Politics continues to drive the issue of financing Louisiana’s transition from state-run to state-overseen hospital care for the indigent, leaving it uncertain whether the state will be forced to pay back some money to the federal government.
The U.S. Department of Health and Human Services finally approvedthe state’s deals for the majority of its state-owned hospitals that turn over management to nongovernment concerns. Through the first year of operation by doing so the state has saved $52 million and expanded services. But HHS also alleged that part of the financing arrangement violated regulations in that it relied upon front-loading lease payments by the operators. It essence, it claimed that early delivery of these provided additional money for the state to use to obtain reimbursement of Disproportionate Share Hospital claims (the federal government typically pays about three-fifths of these), to the tune of $190 million. Regulations forbid anything that is not a payment for service, so if this interpretation were to be accepted, the state would have to pay that back.
Logically speaking, HHS’s never has been a convincing argument. A lease payment is a lease payment regardless of its timing and does not turn into a “donation” just because it’s early. And it makes perfect sense for these kinds of early payments as an inducement for the operators to stay on the job; in fact, amendments forced upon the state in this review process made it easier for operators to bail out earlier, magnifying the value of this tactic. If an operator shows good faith to see through the length of the contract by paying more of it up front, then it is likelier not to terminate the contract early if it know its payments are going to go lower in future years. Making all lease payments equal only encourages instability in the program.
This adverse decision on financing means the state must appeal, which can become a lengthy process. Earlier this year, an appeal on overpayment by the federal government to Louisiana for DSH funds finally was resolved after eight years with repayment. During this period, the state does not have to repay the funds, and if it does, that conceivably could be not just one but even two gubernatorial terms away.
Or, perhaps more relevantly, maybe two presidential terms away. For the odd conceptualization of the advanced lease payments smacks of electoral politics intruding into the process. That it has been politicized already has been obvious, given that HHS had no problem in approving the very similar plan amendment used a couple of years ago to transfer public hospital responsibilities from the Earl K. Long facility to local Baton Rouge nongovernment operators, yet got hung up over this one. That it now reapproves what it did years ago yet now wishes to disallow the financing mechanism again demonstrates it is digging in trying to inconvenience the state some more.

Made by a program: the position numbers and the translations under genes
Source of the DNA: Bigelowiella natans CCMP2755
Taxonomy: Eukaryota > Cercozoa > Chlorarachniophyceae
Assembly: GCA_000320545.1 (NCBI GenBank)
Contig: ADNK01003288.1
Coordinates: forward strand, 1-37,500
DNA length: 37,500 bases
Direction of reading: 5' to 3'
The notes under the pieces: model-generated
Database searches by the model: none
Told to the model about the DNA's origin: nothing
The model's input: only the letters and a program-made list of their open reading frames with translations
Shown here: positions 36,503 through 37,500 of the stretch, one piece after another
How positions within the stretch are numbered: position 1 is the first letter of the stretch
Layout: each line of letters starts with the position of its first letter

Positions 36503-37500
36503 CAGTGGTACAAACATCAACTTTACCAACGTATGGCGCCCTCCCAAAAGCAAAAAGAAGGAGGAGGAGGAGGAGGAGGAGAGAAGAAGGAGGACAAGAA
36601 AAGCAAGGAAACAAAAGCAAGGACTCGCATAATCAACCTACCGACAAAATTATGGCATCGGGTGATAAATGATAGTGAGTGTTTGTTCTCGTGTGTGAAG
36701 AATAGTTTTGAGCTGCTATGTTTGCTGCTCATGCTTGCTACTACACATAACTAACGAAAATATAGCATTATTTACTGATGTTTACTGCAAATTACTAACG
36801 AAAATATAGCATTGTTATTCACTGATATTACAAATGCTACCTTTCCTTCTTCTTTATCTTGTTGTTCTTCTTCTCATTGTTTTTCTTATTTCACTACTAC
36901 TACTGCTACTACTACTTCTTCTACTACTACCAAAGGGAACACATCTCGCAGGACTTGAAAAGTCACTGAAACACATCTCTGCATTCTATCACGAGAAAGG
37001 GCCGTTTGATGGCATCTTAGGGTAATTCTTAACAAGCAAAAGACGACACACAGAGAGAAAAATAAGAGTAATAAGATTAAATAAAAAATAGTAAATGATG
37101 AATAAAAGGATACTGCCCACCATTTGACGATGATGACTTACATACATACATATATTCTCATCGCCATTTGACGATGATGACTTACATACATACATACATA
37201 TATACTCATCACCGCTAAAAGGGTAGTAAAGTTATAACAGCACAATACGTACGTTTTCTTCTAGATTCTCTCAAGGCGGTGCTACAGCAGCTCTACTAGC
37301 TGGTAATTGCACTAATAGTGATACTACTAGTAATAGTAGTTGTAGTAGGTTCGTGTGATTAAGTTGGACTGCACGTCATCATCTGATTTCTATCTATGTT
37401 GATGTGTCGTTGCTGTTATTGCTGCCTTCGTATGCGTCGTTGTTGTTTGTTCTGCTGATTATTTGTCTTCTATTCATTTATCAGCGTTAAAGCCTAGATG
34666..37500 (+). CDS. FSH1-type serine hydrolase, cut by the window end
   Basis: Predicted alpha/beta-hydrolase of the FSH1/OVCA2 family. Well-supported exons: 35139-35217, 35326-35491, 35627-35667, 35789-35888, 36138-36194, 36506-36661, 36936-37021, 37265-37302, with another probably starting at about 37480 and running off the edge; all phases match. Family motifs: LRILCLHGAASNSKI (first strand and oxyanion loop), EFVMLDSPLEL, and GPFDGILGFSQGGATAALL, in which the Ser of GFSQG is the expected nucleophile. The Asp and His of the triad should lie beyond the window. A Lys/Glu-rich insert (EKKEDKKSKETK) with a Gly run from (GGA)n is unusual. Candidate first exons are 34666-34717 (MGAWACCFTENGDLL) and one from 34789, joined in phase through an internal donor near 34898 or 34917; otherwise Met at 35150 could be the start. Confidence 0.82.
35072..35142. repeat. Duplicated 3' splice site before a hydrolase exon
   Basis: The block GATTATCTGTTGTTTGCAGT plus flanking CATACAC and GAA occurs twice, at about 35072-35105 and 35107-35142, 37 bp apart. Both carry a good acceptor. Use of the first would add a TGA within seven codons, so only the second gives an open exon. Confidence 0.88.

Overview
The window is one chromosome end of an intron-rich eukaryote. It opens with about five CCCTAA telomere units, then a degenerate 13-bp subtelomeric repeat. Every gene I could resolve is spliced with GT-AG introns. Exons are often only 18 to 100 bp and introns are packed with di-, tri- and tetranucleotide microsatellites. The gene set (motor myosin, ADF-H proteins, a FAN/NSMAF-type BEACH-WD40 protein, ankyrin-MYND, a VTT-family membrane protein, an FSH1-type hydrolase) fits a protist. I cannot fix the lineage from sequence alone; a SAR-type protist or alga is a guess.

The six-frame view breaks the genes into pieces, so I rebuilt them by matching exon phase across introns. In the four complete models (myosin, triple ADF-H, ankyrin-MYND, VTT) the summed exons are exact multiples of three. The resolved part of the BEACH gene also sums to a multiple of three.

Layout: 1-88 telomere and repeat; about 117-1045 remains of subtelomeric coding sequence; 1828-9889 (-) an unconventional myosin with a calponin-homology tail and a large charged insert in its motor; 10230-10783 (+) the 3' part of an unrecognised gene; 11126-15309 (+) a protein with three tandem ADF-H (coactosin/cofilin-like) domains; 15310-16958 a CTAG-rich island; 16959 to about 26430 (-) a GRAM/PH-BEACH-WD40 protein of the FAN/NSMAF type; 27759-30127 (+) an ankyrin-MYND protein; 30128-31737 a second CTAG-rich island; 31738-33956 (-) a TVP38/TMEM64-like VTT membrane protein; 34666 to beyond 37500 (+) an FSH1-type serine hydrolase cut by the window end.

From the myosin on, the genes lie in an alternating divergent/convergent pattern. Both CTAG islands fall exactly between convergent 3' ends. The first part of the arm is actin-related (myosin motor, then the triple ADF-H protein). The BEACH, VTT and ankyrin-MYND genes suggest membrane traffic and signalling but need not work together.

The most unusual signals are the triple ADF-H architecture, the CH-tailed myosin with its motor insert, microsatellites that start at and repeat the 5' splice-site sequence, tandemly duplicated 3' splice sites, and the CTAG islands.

Simply, the Pres. Barack Obama Administration will do what it can to force Louisiana generally and Gov. Bobby Jindal specifically to knuckle under to its policy preferences against which Jindal has acted as one of the most outspoken figures. It chafes the Obama Administration that the state steadfastly refuses to embark upon Medicaid expansion in the president’s signature law – which Jindal wisely resists particularly given the experiential data mounting against that – and that Jindal could be a major Republican contender for the presidency in 2016. Creating drama here by the permanent campaign machinery that drives Democrats’ policy-making these days attempts to strongarm the state into expansion and to make Jindal look bad.
Once Obama is gone, the federal ardor to pursue the matter may dissipate. It almost certainly will should his replacement be a Republican. In the meantime, should new personnel at HHS stubbornly stick to this interpretation, and then perhaps Congress not act to correct them, the state should plan ahead over the next few years to ameliorate the impact of a future payment such as by freezing reimbursement rates (the smaller lease payments would cushion that for the hospitals) and by identifying sources of money for potential repayment.
It’s the holiday season, but politics never takes a vacation. Certainly the spirit of the season seems to have escaped the Obama Administration through these punitive measures.